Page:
It’s not the only example of animals getting out before people. Last year, controversy went to the top of the UK government after Paul “Pen” Farthing, a British ex-marine who ran NOWZAD, another animal shelter in Afghanistan, evacuated nearly 200 cats and dogs while his staff was initially left behind. Farthing said that outcome “wasn’t my choice” and a NOWZAD social media at the time called it a “devastating blow” and committed to helping the staff, who escaped Afghanistan a few weeks later in September 2021. 

The first KSAR vet said he’s worried about what will happen if his visa is denied and he has to return to Afghanistan. 


“Just imagine the trauma and anxiety we are facing every day and living in limbo. It hurts everybody’s souls,” he said. “We never thought, and no Afghan thought, a day like today would come.”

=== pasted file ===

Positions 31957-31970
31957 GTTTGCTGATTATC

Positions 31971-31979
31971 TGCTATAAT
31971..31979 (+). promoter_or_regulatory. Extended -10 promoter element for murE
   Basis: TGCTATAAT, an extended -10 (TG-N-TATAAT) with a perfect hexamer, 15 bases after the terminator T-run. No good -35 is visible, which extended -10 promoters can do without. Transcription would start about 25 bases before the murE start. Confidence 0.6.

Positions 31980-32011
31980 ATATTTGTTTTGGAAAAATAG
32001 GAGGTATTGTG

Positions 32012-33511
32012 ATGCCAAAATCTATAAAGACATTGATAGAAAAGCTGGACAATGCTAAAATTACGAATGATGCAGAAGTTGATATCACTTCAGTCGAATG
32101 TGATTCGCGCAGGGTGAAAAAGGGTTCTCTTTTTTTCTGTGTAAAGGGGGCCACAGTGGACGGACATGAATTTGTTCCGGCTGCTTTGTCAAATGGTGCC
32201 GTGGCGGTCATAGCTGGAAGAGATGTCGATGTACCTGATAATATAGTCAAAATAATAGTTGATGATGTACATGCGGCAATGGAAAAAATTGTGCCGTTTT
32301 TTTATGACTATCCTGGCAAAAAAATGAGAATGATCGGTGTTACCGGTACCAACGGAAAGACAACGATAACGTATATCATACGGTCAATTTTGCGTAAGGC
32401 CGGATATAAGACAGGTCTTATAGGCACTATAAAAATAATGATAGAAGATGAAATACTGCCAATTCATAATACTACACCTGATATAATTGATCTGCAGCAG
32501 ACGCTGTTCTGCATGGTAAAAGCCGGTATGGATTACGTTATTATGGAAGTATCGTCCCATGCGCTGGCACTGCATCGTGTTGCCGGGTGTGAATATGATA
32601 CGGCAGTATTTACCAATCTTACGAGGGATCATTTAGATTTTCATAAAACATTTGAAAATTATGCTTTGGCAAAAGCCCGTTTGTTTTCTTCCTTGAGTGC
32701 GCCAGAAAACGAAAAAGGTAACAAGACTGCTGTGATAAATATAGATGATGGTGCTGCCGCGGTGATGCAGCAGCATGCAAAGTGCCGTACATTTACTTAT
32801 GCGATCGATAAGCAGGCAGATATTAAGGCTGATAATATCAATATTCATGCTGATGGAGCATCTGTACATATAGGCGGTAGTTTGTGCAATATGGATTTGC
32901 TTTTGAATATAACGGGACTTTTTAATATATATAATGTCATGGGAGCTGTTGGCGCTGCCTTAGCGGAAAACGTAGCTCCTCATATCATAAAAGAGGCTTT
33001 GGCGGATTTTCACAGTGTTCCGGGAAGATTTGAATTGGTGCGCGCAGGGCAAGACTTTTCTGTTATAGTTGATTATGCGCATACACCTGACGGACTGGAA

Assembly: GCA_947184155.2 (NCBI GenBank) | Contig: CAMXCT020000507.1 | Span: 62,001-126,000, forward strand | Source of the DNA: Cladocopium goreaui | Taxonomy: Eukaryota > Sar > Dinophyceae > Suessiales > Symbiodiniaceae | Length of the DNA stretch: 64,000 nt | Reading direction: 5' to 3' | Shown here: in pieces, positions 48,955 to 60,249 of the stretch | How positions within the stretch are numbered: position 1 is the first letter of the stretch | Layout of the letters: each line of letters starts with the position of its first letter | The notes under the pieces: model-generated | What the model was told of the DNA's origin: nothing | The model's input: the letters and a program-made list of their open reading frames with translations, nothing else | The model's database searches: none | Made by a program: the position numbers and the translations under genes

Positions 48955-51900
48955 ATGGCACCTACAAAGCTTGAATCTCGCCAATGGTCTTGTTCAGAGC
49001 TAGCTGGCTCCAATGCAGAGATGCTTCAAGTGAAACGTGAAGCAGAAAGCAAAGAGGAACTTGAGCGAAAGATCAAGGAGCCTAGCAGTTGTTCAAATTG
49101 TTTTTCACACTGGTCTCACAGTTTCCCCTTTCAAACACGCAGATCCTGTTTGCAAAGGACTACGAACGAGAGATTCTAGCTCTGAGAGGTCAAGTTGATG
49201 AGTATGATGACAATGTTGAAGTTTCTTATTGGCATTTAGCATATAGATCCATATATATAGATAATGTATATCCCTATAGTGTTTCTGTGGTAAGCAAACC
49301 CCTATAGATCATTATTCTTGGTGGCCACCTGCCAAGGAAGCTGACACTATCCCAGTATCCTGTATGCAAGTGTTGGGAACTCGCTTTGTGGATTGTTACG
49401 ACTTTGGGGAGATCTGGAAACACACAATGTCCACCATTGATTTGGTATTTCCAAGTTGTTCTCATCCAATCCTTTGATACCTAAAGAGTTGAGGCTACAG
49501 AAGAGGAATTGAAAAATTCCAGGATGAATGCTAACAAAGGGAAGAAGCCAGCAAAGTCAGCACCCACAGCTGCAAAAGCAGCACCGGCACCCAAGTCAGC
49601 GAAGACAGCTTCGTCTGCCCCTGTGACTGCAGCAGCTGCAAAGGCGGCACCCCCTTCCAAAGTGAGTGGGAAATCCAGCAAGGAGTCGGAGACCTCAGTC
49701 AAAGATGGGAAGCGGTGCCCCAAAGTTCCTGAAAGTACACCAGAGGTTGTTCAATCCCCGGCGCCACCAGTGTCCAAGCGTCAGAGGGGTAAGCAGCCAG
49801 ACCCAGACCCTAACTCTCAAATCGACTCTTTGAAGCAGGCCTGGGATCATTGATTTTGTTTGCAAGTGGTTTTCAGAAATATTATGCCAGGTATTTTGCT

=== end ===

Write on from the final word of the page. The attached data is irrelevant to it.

One of the dogs that was flown out of Afghanistan and into Canada earlier this year. Photo courtesy of Owen Laukkanen.

One of the dogs that was flown out of Afghanistan and into Canada earlier this year. (Photo courtesy of Owen Laukkanen.)

Another rescuer, whose identity is withheld for safety reasons, has been moving from village to village in Afghanistan, trying to evade the Taliban while waiting to get out. Access to the internet and electricity is spotty at best. 

“I am so happy that those animals are safe now,” the 24-year-old who helped evacuate the animals and is now hiding in Afghanistan. “In the meantime I am so disappointed that they forgot us. They forgot the team who worked for those animals.”

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Editor's Note: This story has been updated to reflect additional context surrounding the escape of NOWZAD's staff from Afghanistan.